With the history of reality TV including memorable turns by the likes of Brigitte Nielsen and Omarosa Manigault-Stallworth, you know the bar hasn't been set very high. But even by those standards, "Britney and Kevin: Chaotic" pushes the limits of taste.
With the history of reality TV including memorable turns by the likes of Brigitte Nielsen and Omarosa Manigault-Stallworth, you know the bar hasn’t been set very high. But even by those standards, “Britney and Kevin: Chaotic” pushes the limits of taste.
A self-indulgent, mindless piece of drivel, “Chaotic” is a visual assault of nauseating camera angles, likely to upset even the most desensitized TV viewer. Note to Spears: Learn how to use a camcorder before basing a show on its usage.
Considering that there are very few revealing moments in UPN’s highly touted limited reality series, it’s probably safe to assume this is just a desperate grab at end-of-season ratings. That’s the good news. The bad news is there are five episodes.
The premise, if there is one, is that Spears is just like everyone else. She longs for love and friendship. She can be goofy and annoying — in fact, really annoying. On her European tour, she takes along a camcorder and a “cool” new guy named Kevin Federline whom she met in a club back in L.A., and documents the “little moments” for posterity.
In case you live under a rock, Spears later married Federline, and we the viewers are privy to intimate moments of the courtship, engagement and wedding throughout the series. Interwoven throughout the homevideos are brief concert clips and traditional glossy, couch-style interviews.
“It’s controversy. That’s what they want,” muses Spears. But what viewers really get, at least in the first two episodes, which aired back to back, are intimate shots of Federline’s nostrils and footage that wouldn’t even make the cut for “America’s Funniest Home Videos.” It makes the Madonna doc “Truth or Dare” look insightful and groundbreaking. It makes Jessica and Nick look like Mensa candidates.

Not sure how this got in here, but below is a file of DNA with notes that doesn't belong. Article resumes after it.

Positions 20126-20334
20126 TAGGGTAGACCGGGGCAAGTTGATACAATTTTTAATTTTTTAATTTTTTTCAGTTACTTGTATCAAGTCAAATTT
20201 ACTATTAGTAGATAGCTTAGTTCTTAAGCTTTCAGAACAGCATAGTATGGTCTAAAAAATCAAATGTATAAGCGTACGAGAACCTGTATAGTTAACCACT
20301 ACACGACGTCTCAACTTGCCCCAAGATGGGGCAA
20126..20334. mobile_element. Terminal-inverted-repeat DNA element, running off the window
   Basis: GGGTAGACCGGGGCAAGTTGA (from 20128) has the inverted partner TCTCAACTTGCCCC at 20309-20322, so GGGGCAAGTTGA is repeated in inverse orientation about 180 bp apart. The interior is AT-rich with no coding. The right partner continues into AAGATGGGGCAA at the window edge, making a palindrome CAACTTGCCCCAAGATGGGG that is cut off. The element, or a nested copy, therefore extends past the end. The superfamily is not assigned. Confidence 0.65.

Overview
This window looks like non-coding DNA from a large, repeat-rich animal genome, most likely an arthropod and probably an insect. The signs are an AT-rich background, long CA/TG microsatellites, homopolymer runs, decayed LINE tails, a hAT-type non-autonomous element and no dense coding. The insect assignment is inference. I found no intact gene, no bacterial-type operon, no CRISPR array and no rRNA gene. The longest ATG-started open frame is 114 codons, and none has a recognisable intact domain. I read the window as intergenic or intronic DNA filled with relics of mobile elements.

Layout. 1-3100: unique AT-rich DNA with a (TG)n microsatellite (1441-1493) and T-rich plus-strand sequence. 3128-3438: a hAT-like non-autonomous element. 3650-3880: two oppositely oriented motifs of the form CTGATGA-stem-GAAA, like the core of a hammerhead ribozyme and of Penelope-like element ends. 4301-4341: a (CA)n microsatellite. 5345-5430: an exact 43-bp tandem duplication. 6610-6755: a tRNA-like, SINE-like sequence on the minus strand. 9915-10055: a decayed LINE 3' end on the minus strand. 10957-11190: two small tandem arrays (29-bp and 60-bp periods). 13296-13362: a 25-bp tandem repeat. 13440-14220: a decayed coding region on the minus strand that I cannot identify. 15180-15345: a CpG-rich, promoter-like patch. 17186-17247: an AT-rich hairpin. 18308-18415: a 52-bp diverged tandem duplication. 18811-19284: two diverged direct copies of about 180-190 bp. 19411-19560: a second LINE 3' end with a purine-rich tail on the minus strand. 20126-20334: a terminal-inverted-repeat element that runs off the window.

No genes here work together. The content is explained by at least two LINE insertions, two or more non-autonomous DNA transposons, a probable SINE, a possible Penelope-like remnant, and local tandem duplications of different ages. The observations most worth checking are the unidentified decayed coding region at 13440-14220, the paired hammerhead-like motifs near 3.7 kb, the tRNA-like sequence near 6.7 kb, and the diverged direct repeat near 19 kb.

The sound quality of the video is so bad as to warrant subtitles, which tend to emphasize the utterly inane dialogue. Viewers are treated to such scintillating tidbits as, “They look like boobs, but they’re not. They’re my knees.”
While offensive to all levels of taste except possibly fans of near-stalker mentality, “Chaotic” is totally inappropriate for younger viewers. After asking numerous flunkies about their favorite sexual positions, Spears turns the camera on herself and tells her mom and younger sister not to watch. It’s good advice for anyone.
When you consider Paris Hilton’s inexplicable success as testament to the public’s insatiable appetite when it comes to celebrities, you can understand UPN’s decision to greenlight the show. In a way, it’s a clever twist in covering a celebrity wedding. But don’t think for a moment that “Chaotic” catches Spears off-guard.
This is the celebrity answer to Stars Without Make Up — a sort of preemptive reality strike, which, as opposed to offering any insight, extends carefully manipulated images. Instead of cementing Spears’ place as an entertainment icon, it reinforces the singer as a comic punchline. One can just imagine the “Saturday Night Live” skit that’s sure to come.